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On November 26, 2000, about 1120 eastern standard time, a Mooney M20K, N252MW, was destroyed when it impacted terrain, while maneuvering near Rixford, Pennsylvania. The certificated private pilot and two passengers were fatally injured. Instrument meteorological conditions prevailed at the time of the accident. An instrument flight rules flight plan was filed for the flight, between Bradford Regional Airport, Alton, Pennsylvania, and Yeager Airport (CRW), Charleston, West Virginia. The personal flight was conducted under 14 CFR Part 91.
A review of the air traffic control audio transmissions revealed that at 1053, the pilot requested and received clearance to take off from Bradford Airport's runway 14. At 1056, the pilot reported that he wanted to return to the airport. He then made two additional calls, in which he stated that he wanted vectors back to the airport. After the third call, the controller from Cleveland Center asked if "five two mike whiskey" was calling. The pilot answered yes, and stated again that he'd like to get vectors back to the airport. He also stated that he had an engine emergency, but did not reveal the nature of the emergency.
After the pilot stated he wanted vectors, the center controller responded that he did not have the airplane in radar contact. When the pilot did not respond, the controller called him again, and the pilot responded that he heard him "loud and clear." The controller reiterated that he did not have the airplane in radar contact, and that he could not give the pilot vectors. He then asked the pilot for his position, but the pilot did not respond.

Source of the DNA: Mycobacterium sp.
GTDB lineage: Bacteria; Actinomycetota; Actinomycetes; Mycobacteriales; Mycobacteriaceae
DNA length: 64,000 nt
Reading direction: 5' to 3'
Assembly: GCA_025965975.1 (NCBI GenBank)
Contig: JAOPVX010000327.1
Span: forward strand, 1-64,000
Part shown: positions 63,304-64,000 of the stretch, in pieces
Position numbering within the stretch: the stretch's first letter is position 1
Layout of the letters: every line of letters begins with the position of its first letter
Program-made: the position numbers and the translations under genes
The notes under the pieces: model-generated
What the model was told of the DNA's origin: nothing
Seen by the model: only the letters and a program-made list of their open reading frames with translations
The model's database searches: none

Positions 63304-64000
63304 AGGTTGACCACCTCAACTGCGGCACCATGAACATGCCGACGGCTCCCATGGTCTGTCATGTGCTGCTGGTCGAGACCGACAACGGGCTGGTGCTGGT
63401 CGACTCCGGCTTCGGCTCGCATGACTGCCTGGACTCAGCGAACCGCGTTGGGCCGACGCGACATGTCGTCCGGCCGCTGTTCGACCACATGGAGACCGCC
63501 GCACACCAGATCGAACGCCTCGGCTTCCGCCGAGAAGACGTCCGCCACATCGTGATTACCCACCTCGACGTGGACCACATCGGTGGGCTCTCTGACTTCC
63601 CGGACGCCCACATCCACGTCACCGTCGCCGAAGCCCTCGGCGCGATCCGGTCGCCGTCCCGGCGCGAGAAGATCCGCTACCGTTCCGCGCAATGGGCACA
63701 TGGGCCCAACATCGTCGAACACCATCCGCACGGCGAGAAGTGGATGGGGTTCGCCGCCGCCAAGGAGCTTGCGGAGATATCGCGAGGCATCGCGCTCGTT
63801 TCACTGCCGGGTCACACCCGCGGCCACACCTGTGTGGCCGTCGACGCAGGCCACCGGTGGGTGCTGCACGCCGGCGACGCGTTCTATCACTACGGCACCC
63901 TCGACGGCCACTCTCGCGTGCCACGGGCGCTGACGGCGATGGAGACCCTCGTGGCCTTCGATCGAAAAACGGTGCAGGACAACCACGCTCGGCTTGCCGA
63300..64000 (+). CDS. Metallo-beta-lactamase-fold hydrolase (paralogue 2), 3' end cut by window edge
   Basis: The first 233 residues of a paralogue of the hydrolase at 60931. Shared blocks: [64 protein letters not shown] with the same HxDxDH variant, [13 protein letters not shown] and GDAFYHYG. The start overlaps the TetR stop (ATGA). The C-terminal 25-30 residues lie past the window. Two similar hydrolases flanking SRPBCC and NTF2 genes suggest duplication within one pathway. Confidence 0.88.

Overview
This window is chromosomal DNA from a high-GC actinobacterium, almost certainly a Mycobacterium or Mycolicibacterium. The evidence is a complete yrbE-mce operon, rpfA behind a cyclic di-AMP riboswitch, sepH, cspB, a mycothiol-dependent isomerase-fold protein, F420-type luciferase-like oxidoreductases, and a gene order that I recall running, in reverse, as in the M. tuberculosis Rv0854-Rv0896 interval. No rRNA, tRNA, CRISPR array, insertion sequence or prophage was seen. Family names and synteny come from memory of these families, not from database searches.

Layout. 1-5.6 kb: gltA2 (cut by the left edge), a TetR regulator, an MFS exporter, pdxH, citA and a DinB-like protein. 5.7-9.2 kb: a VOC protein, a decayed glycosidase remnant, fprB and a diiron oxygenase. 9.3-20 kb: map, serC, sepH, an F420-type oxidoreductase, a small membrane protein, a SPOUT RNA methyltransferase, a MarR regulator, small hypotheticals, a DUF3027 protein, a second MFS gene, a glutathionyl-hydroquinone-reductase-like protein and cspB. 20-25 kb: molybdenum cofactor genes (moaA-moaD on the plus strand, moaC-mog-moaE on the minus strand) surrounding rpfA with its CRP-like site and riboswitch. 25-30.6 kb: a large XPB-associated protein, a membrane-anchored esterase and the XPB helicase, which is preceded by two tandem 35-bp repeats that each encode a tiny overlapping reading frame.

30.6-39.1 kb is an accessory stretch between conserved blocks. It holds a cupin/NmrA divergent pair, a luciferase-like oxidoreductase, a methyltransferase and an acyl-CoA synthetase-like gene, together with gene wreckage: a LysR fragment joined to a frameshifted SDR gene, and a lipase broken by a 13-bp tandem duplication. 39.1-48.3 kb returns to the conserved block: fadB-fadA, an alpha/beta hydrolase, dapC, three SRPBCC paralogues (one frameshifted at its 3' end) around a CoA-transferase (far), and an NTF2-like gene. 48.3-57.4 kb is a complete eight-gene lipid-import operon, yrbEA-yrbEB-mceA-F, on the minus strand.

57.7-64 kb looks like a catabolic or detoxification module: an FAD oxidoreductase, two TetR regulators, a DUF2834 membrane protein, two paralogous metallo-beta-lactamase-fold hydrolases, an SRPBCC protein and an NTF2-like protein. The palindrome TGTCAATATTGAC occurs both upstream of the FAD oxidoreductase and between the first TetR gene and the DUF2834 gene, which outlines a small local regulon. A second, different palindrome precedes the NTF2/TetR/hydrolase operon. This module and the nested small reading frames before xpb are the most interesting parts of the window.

About a minute later, at 1058, the pilot of another airplane that was on the ground at Bradford Airport reported that he had seen the Mooney on his TCAS (Traffic Alert and Collision Avoidance System), and that it appeared to be on a short final for runway 32. The controller responded that he'd like to know when the airplane landed, and that hopefully, the Mooney pilot would then be able to talk to him about what occurred.
About 1059, a voice similar to that of the accident pilot transmitted, "can you see the field or the runway? i'm trying to get down."
For approximately the next 1 1/2 minutes, the controller talked to other airplanes. He then asked the accident pilot if he was on the ground at Bradford. The pilot responded that he was not, and asked if the controller had him on radar. The controller replied that he did not, and that the pilot's airplane was too low. The controller then asked the pilot if he was on final approach, and the pilot responded that he was not.
At 1102, the controller advised the pilot that he had the airplane on radar, at 3,500 feet, and asked if the pilot had made a missed approach at Bradford. The pilot responded, "no sir, unable. i'm trying to get the engine here to [unintelligible]." He then asked the controller for a radar vector. The controller asked him if he wanted vectors for runway 32, and the pilot confirmed that he did. The controller then told the pilot that he would have to maintain 3,500 feet or greater, that the airplane was in radar contact, and to fly a heading of 170 degrees. The pilot acknowledged the heading.
About 1/2 minute later, the controller asked the pilot if he could maintain 4,000 feet. The pilot stated that he thought he could, and controller then told him to climb to 4,000 feet, which the pilot acknowledged.
About 1103, the controller stated that the airplane was about 2 miles northwest of Bradford Airport, and that he'd vector the airplane to the outer marker, at 4,000 feet. The pilot did not answer.